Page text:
European stocks and US futures lose momentum after vaccine trials pause


European stocks edged down on Tuesday, losing momentum after a key coronavirus trial was paused as traders waited for profits from some of the world’s biggest banks.

Up 0.7% on Monday, the Stoxx Europe 600 SXXP,
weakened by 0.5%.

The German DAX DAX,
French CAC 40 PX1,
et UK FTSE 100 UKX,
also sagged at the start of the action. US SPX Equity,
+ 1,64%
blew up on small news on Monday during a light Columbus Day holiday, with the high tech Nasdaq Composite COMP,
+ 2,55%
rallying 2.6% at its third highest close in history. But the future ES00s,

were inferior to Johnson & Johnson JNJ,
+ 0,57%
Monday night, suspended its trial of a coronavirus vaccine after unexplained illness. It’s not uncommon for drugmakers to suspend trials in this fashion, and so far, the break is not the most serious clinical hold.

The third quarter earnings season begins Tuesday with the results of JPMorgan Chase JPM,
+ 1,22%
and Citigroup C,
+ 2,11%,
as well as Johnson & Johnson.

Thursday, meanwhile, is the UK’s self-imposed date to strike a trade deal with the European Union. The current arrangement lasts until the end of the year. Data from the UK showed the unemployment rate rose to 4.5% in the three months ending in August, which was higher than expected but masks what is expected to be a bigger jump once the holiday program expiring at the end of October.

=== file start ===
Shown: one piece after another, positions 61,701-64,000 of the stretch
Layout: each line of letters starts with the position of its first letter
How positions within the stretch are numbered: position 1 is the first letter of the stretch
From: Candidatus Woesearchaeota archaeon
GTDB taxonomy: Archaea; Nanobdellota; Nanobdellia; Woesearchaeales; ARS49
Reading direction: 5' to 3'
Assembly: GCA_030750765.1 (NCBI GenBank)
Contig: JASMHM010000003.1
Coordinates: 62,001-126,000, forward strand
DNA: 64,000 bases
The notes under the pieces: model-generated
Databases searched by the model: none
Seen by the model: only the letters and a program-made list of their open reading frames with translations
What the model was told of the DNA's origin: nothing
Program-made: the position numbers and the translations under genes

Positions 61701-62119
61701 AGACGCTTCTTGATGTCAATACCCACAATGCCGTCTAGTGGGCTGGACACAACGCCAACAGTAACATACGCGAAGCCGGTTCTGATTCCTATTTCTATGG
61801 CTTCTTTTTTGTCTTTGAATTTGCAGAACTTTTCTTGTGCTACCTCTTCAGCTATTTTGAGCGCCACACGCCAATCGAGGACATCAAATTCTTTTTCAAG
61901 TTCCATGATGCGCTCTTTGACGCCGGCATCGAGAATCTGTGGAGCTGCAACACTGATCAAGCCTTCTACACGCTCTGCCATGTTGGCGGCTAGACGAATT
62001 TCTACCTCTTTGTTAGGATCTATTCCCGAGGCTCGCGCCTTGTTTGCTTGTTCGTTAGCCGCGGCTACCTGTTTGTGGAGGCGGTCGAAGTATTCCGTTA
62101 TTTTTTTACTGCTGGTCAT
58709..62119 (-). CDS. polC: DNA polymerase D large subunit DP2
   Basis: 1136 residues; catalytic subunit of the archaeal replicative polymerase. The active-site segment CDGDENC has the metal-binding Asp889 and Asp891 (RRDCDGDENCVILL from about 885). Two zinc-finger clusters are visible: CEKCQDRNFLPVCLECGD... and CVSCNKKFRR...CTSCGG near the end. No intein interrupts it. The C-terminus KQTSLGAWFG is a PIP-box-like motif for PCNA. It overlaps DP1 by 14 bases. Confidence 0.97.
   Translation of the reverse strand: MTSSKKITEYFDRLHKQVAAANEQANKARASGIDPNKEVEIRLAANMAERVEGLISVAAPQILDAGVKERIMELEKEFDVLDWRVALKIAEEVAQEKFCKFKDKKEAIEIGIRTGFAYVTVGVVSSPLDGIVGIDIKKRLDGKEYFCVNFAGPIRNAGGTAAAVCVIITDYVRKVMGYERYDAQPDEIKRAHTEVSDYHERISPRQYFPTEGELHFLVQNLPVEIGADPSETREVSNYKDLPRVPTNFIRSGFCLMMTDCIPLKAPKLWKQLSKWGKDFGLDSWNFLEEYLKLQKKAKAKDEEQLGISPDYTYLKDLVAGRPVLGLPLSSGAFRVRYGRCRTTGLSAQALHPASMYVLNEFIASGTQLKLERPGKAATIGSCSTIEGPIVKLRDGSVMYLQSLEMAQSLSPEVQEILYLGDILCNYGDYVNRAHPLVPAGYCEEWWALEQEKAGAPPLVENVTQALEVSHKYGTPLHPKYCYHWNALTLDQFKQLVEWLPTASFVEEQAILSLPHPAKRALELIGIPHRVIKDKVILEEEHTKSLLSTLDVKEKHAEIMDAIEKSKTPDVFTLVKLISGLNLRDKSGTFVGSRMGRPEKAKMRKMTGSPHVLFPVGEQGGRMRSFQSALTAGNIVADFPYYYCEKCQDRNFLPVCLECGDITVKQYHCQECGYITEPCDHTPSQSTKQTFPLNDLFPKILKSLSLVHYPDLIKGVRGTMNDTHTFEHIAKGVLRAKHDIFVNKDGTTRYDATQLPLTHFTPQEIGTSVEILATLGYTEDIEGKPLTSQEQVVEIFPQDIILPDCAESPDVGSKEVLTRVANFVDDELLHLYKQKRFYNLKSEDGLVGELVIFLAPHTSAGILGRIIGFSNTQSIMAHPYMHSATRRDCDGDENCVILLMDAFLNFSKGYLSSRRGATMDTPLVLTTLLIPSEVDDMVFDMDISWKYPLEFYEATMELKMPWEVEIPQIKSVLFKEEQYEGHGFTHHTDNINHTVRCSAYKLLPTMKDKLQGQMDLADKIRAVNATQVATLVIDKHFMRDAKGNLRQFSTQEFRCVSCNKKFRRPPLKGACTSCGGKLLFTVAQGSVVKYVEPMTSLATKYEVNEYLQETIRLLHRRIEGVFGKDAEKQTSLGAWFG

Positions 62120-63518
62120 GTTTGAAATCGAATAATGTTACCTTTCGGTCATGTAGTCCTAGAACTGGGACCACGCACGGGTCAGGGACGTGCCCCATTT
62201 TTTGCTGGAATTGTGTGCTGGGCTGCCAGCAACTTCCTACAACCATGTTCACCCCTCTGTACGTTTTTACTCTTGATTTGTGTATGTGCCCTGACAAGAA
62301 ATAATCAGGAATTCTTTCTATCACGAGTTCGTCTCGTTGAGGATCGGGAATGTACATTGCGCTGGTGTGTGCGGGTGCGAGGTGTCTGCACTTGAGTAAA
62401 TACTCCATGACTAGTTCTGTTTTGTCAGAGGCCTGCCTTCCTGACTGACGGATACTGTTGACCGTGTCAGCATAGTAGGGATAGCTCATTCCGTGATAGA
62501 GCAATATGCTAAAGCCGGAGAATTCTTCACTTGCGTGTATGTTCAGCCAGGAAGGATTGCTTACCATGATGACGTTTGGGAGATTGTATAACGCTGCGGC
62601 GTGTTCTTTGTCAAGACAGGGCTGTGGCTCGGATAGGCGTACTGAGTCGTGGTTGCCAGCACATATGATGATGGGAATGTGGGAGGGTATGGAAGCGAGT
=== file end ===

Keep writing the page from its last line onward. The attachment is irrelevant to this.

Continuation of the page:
Actions in motion, MorphoSys MOR,

+ 2,01%
shares fell 9% as the double-listed biopharmaceutical said it sold a convertible bond for € 325 million.

Rolls-Royce RR,
shares fell 8% on the second day of heavy losses for the struggling engine maker after nearly doubling in value last week.

Un client Rolls-Royce, Airbus AIR,
fell 3% after a revision to the underweighting of JPMorgan Cazenove. The broker cited a more cautious view on air travel and airline profitability, which led it to slash its outlook on deliveries by 10% next year.

+ 3,73%
Shares rose 5% after agreeing to sell his 50% stake in two waste energy companies for £ 995million to an infrastructure fund managed by First Sentier Investors.


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